Johnson refers to a study published by ARES in the Journal of Real Estate Research, conducted by professor Evgeny L. Radetskiy, Ph.D., of La Salle University and professors Ronald W. Spahr, Ph.D., and Mark A. Sunderman, Ph.D., of the University of Memphis.

The study examined a sample of 11 gated communities and a sample of matched non-gated properties, using a data set of housing sales in Shelby County, Tennessee. The researchers found that residential properties in gated communities command a noticeable price premium of approximately $30,000, most likely resulting from actual or perceived benefits associated with additional privacy, homeowner associations’ tighter controls on maintenance, home design and the added assurances against crime and other undesirable activities.

However, the study also found the presence of additional amenities – clubhouses, community swimming pools, tennis courts, etc. – within gated communities reduces sale prices by approximately $19,500. Sunderman explains that “additional maintenance costs associated with these amenities often outweigh their benefits, and it appears that while a gate has value, additional neighborhood amenities do not always provide additional value.”

So, what does all this mean to buyers and sellers? “The long-held belief that gates add value is supported by the data, as long as the impact of the amenities is properly factored in,” Johnson says. “This should set buyers’ minds to rest as to whether or not they are actually receiving a boost in value when they purchase inside a gated community.”

Sunderman adds: “From the perspective of both the buyer and the seller, this information should help each to better price property. A good understanding of what adds value and what does not should help create increased marketability of gated homes.”

For more information, visit www.fau.edu.


5 Stress Relieving Tips for First-time Homebuyers

5 Stress Relieving Tips for First-time Homebuyers

By Meghan Belnap

Moving into a new place is both exciting and challenging, and that is especially true if it’s your first time as a homeowner. Instead of allowing the process to overwhelm you, keep some tips in mind to help navigate through this exciting journey in your life.

Don’t Proceed Alone
You don’t need to take on the process of searching for and buying a home without assistance. Maintain contact with a real estate agent throughout the process. A well-qualified agent can assist you in searching for the perfect property.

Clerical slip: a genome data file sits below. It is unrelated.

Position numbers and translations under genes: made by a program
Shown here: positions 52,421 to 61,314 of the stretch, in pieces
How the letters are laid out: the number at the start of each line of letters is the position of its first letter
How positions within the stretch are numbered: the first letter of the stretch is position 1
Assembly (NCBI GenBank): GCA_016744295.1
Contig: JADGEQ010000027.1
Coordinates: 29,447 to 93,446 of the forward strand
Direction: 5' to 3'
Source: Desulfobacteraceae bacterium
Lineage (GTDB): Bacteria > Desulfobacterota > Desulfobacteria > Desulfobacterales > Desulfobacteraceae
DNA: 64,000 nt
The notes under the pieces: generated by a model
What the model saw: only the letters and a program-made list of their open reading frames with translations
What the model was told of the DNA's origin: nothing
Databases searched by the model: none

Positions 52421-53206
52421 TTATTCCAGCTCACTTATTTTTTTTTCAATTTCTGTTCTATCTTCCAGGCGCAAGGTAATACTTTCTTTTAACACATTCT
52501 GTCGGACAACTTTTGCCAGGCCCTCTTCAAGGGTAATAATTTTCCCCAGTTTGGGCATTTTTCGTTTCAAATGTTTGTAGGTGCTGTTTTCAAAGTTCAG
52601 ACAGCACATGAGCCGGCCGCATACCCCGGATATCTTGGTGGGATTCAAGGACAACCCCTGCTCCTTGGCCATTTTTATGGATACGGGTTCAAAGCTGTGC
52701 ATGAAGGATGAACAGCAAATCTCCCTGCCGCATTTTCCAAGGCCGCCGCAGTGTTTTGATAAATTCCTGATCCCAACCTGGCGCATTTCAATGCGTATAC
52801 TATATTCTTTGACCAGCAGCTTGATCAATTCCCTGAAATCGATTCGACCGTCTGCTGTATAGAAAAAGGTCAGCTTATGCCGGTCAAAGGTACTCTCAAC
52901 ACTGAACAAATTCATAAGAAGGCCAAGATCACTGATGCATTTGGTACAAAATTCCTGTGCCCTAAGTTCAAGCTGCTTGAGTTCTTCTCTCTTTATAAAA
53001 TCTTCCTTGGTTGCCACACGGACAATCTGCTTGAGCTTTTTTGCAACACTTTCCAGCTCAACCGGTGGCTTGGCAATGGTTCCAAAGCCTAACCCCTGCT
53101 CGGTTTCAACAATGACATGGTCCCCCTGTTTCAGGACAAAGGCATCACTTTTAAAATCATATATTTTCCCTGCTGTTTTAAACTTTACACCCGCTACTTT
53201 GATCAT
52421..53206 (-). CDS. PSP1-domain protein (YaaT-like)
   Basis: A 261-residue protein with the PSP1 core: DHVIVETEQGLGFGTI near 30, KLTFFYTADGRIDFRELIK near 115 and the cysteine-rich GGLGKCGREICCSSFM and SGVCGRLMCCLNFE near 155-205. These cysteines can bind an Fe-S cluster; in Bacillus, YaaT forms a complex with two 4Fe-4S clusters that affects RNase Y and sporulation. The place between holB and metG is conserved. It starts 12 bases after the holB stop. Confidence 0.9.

Open Your Mind
Right now, you may have a list of all the features that you want in a house. You may have decided that you will only live in the community with the lowest crime rate and the best schools. Keep in mind that all of these desires cost money and you probably do not have an unlimited budget. Instead of maintaining such a myopic view of your new home, open your mind to the possibility of making some concessions.

Define Your Financial Ability
Opting for a pre-approval is a good idea so you know how much of a loan you can receive approval for. Once you obtain that amount, you might decide to spend the maximum amount. Doing so will likely prove uncomfortable for your budget. If you or your partner lost your job, you might not have the ability to keep your house at all. Try to start small with your first house purchase and avoid spending money beyond your means.

Take Your Time
Once you decide that you are in the right place to buy a house, you might be so eager that you rush through the process. Weigh the pros and cons of each house you look at. If possible, plan an adequate amount of time around the buying process to ensure that you have considered all your best options.

Prepare for Other Expenses
You need to find out if you are expected to pay closing costs upfront or if you can roll them into your loan. In some areas, the sellers will agree to pay for the closing costs. Not only do you need money for these expenses, but you’ll also need to cover other costs that are associated with moving into a new house.

Buying your first home can be both terrifying and wonderful all at once. Be prepared to invest in a financial investment like this by hiring professionals and making smart decisions. If home is where the heart is, allow yourself the time and care in finding the best possible place for you and your family.

This post was originally published on RISMedia’s blog, Housecall. Check the blog daily for top real estate tips and trends.


8 Banking Tips for Millennials

Nearly half of millennials feel “chronically stressed” about money—with good reason. But a strong financial footing, says Rob Nichols, president and CEO of the American Bankers Association (ABA), is not as difficult to come by as some may perceive.

“Millennials are digital natives who understand the importance of staying connected socially, but staying connected to their bank can help their finances as they encounter life’s many milestones,” Nichols explains. “From enhanced mobile resources to free budgeting tools, banks offer a variety of products and services to complement millennials’ unique lifestyles and ease their worries as they prepare to make some of life’s biggest financial decisions.”

Your bank, says Nichols, can be a valuable partner in your financial journey. To make the most of that partnership—and see benefits as a result—Nichols suggests the following tips:

1. Cyber-shop for a bank that fits your style. There are lots of options out there with different advantages. Be selective and get the best prices, services, convenient locations and lowest fees for credit cards, bank accounts and loans.

2. Use your bank’s tools to save without thinking about it. Consider automatic payroll deductions or automatic transfer from checking to savings. Arrange to have a specific amount transferred to your savings account every pay period.

3. Download your bank's mobile app. Manage your finances from the palm of your hand. With the click of a button, you can easily make a deposit or access a record of all your recent transactions. Be sure to download the latest updates when they are available.